Play Live Radio
Next Up:
0:00 0:00
Available On Air Stations

OpenStreetsPGH returns, with bike and pedestrian route from Market Square through East Carson

A group of people ride bicycles through an intersection.
Bike Pittsburgh
OpenStreetsPGH is coming to Downtown Pittsburgh and East Carson Street on May 11, 2024.

Thousands of people biking, walking, running, and rolling will take to Pittsburgh’s streets from 10 a.m. until 2 p.m. Saturday as part of OpenStreetsPGH.

Produced by Bike Pittsburgh with support from UPMC Health Plan, the free community event opens two miles of car-free streets in Downtown and the South Side. OpenStreetsPGH is part of a global movement to temporarily close vehicle-dominated roads so that communities can enjoy bike- and foot-friendly urban spaces. Participants are invited to join free fitness classes, kids’ events and other activities hosted by more than 50 local organizations. There will also be food vendors.

The route stretches from Market Square, along Forbes Avenue, through the Armstrong Tunnel, across the 10th Street Bridge and down East Carson Street. Intersections will not be closed to vehicular traffic, but parking along the route is prohibited from 3 a.m. until 3 p.m. Towing will start Saturday morning at 6 a.m.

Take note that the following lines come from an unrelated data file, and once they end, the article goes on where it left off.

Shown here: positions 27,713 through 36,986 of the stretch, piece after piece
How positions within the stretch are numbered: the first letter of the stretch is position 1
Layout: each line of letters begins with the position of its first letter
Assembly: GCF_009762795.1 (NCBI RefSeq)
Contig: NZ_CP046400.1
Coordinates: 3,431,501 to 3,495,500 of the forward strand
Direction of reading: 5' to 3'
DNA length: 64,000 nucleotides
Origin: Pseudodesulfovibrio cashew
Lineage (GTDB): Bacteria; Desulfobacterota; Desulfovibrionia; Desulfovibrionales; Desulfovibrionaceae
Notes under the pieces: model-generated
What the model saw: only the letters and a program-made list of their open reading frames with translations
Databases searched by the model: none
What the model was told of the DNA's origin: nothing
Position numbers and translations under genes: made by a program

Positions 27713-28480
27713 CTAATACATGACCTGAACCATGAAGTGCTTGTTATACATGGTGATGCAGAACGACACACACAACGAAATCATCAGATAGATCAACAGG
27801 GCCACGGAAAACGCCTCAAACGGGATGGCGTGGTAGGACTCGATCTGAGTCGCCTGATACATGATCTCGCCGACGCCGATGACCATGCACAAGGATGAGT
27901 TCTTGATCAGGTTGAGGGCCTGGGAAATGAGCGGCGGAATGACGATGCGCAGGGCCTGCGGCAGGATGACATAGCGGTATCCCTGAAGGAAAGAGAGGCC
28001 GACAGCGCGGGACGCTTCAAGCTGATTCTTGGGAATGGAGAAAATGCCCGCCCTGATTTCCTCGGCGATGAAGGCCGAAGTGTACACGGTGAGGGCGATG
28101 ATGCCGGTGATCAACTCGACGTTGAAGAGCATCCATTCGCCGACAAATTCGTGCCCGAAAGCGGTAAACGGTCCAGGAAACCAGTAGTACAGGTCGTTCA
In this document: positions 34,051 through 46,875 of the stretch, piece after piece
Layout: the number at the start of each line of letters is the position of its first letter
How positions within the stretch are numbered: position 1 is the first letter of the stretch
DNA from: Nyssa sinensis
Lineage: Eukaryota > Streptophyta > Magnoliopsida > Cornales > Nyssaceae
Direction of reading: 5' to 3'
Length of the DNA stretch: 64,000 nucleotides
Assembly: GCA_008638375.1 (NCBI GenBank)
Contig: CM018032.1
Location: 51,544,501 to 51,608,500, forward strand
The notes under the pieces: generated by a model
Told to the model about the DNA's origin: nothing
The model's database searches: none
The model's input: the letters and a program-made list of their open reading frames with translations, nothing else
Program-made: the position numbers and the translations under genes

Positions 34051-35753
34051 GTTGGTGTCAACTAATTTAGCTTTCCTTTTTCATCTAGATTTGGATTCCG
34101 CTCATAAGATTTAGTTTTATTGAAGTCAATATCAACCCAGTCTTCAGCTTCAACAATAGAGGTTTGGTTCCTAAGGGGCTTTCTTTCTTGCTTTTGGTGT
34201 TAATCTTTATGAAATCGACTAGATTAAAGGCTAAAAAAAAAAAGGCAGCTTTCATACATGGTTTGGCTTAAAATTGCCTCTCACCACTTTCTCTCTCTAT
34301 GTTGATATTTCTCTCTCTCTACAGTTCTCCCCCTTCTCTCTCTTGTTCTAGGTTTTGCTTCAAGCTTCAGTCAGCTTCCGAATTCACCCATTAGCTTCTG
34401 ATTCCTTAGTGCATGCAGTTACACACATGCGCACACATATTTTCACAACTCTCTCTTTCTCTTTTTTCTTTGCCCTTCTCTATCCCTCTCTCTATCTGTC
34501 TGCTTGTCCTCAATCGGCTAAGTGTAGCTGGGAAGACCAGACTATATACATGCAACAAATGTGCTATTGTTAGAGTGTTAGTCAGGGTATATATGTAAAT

This month’s OpenStreetsPGH is the first of three events this year promoting active transportation and human-centered urban spaces. A route will be open June 29 from the North Side to the Hill District, and on July 27 in Homewood.

Pittsburgh’s first Open Streets event took place in 2015. Organizers expect 15,000 - 20,000 participants on Saturday and say they’ve expanded route footprints to accommodate rapidly increasing participation.

A complete list of road closures and traffic crossings is available on OpenStreetsPGH’s website.

Glynis comes from a long line of Pittsburgh editors and has 16 years of experience reporting, producing and editing in the broadcasting industry. She holds a Master's in Education and a Bachelor of Arts from West Virginia University. She also spent a year with West Virginia University as an adjunct journalism professor.